Transforming elephant-damaged trees
African big-game hunter, safari guide and outdoorsman, Ron Crous, salvages and transforms priceless African hardwoods with his Norwood sawmill.
This is his story.
A single person, in a single moment, can change the course of your life. The course of my life’s journey was set when, on my ninth birthday, I listened to a senior conservation officer from the Cape Point Nature Reserve speak about African wildlife conservation. From that moment forward, I knew that outdoors was where I would spend my life.
My working career started with wildlife management, anti-poaching and game capture and, over the past 30 years, I have been fortunate to work and hunt in some of the most beautiful areas of Botswana, Mozambique, Zimbabwe and South Africa. For the last 12 years, I have focused primarily on guiding dangerous game hunt safaris.
But throughout, the trees have been what defined true wilderness beauty in my mind. Always in awe of how old, large, tall or majestic they were, I planted trees wherever I could (and sometimes where I could not). Inquisitive by nature, and about nature, I wanted to watch them grow – to see their development year after year has always given me great satisfaction.
I started cutting fallen trees into planks to see what they looked like. I was amazed by the beauty locked within each log. Harvesting one particular log took me three years – I had found a massive 20-foot (6m) log washed up on the beach where we have a holiday home on the Indian Ocean. Over the course of three consecutive vacations I managed to mill the whole thing into plank- using just my chainsaw! It was quite a saga, but I got them back home.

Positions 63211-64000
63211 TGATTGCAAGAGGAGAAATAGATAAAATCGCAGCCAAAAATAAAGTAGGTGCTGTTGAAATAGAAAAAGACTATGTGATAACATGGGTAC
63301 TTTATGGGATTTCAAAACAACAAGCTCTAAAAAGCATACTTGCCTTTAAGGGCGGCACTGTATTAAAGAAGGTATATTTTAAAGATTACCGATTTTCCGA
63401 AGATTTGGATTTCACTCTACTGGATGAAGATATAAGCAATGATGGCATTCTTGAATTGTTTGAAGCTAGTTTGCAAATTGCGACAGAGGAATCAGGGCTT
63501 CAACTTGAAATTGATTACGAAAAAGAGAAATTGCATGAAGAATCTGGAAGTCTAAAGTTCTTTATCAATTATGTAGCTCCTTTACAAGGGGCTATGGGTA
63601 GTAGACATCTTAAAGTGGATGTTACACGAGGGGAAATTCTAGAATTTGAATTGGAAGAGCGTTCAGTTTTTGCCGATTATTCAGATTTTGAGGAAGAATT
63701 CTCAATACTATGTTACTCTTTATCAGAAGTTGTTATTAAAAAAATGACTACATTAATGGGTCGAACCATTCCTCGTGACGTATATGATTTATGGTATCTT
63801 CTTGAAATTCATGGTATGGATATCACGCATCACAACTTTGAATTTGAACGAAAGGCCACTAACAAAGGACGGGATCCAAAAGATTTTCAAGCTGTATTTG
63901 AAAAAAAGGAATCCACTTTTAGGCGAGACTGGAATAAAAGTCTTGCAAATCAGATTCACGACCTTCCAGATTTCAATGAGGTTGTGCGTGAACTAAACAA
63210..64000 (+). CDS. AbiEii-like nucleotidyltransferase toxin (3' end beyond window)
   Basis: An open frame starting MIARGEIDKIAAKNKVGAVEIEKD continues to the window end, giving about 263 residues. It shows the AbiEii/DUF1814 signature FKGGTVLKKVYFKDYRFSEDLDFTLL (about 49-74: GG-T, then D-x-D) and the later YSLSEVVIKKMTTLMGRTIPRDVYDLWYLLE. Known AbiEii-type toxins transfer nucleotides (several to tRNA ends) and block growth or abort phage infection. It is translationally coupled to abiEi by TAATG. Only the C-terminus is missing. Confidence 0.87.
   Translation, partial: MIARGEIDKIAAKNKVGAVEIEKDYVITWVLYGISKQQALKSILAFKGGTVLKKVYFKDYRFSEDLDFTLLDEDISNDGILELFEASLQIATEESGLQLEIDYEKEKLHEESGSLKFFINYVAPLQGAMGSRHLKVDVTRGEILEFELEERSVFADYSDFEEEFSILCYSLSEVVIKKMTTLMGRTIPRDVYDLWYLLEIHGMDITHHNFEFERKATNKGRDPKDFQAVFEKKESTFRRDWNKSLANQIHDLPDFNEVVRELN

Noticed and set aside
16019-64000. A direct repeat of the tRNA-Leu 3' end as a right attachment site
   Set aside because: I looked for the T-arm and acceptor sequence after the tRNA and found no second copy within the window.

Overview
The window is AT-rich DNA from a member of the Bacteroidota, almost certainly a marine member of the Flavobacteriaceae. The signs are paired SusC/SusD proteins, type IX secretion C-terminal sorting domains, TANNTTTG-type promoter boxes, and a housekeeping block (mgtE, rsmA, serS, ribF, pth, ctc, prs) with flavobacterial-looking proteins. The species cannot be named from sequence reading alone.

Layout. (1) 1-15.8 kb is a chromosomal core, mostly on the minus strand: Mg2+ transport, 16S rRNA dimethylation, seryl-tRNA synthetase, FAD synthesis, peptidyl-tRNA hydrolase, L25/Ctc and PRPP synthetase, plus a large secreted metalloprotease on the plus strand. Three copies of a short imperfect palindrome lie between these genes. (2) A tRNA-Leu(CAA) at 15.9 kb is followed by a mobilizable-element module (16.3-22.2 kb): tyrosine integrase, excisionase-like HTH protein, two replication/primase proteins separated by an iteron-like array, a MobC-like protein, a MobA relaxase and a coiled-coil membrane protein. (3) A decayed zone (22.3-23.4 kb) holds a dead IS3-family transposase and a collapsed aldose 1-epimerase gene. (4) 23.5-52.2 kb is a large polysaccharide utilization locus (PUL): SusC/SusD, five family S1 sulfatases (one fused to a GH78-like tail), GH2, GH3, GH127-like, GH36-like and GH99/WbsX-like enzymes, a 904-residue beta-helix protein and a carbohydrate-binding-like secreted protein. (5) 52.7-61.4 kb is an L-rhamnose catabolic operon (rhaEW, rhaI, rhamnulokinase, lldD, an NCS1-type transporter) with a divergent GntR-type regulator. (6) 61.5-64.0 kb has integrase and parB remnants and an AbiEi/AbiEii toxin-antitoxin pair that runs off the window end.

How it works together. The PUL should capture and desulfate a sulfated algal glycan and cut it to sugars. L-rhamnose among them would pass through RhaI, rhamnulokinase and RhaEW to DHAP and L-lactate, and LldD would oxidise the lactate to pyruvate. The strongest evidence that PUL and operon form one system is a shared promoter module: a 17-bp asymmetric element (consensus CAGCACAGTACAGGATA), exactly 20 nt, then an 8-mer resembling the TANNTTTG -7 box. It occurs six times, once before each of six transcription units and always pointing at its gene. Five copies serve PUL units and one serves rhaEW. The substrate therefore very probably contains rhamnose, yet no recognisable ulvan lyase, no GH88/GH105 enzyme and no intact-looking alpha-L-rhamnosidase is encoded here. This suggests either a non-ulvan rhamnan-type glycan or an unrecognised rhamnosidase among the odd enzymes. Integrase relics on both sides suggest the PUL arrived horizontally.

With the recent closure of trophy hunting in Botswana, I was forced to look for alternative means of providing for my family and this “silly” idea of cutting planks for resale kept popping up. Although there used to be two or three sawmills around 30 years ago, there is currently no sawmill industry in Botswana. The lack of a sawmilling industry is due to two main reasons: the government prohibits tree harvesting, and elephant damage. Botswana is teeming with an over-population of elephants which, in large numbers, wreak havoc on the forest. This, essentially, only leaves fallen timber and crooked timber, both of which are unsuitable for large-scale sawing operations.
But what a large sawmilling corporation would overlook, I see as real potential. While they may be stunted and crooked, the timber is highly valuable African hardwood, prized for its rich colors and grains.
After considerable research on how best to maximize the potential of the local fallen and dead timber, I decided on a Norwood LumberMate LM29 band sawmill. My major concern was choosing a machine that would be up to the job. These frican species are some of the hardest woods on the planet and, what is more, they are mostly long dead and very dry. Leadwood (Combretum imberbe), knobthorn (Acacia nigrescens) and mopane (Colophospermum mopane), to name just a few, are all in the vicinity of 70 – 77 lbs/cubic foot (1120 – 1230 kg/m3).
I took the plunge and placed the order for my Norwood at the same time that I accepted a commission to build a 10’ x 4’ (3m x 1.2m) live-edge leadwood table. Wow, I jumped in at the deep end! But, as long as Norwood could ‘cut it’, I was willing to try.
I knew of a massive old log that had been cut down some years ago by Botswana Telecommunications – I had always envied who might manage to do something with that log, it was huge! Out I went with a seriously heavy-duty trailer that we used to use to remove and transport elephant carcasses. By means of chain-blocks, and some serious sweating, we managed to get the beast loaded! Getting it onto the mill was also fraught with hassles as the log, being any and every shape except round, tended to do pretty much as it pleased. So, as when out on safari, I called on my trusty Land Cruiser to add a little gentle persuasion. And, voila! On she rolled. My lovely new Norwood did the job smartly and soon I was into actually making the table.
I have got to thank the Dale family and the entire Norwood team for getting a sawmill of this quality out there for the likes of people like me who want to play – although, it is not simply a toy, but a tool capable of cutting even the hardest wood on earth!
February 2016 | SA Forestry magazine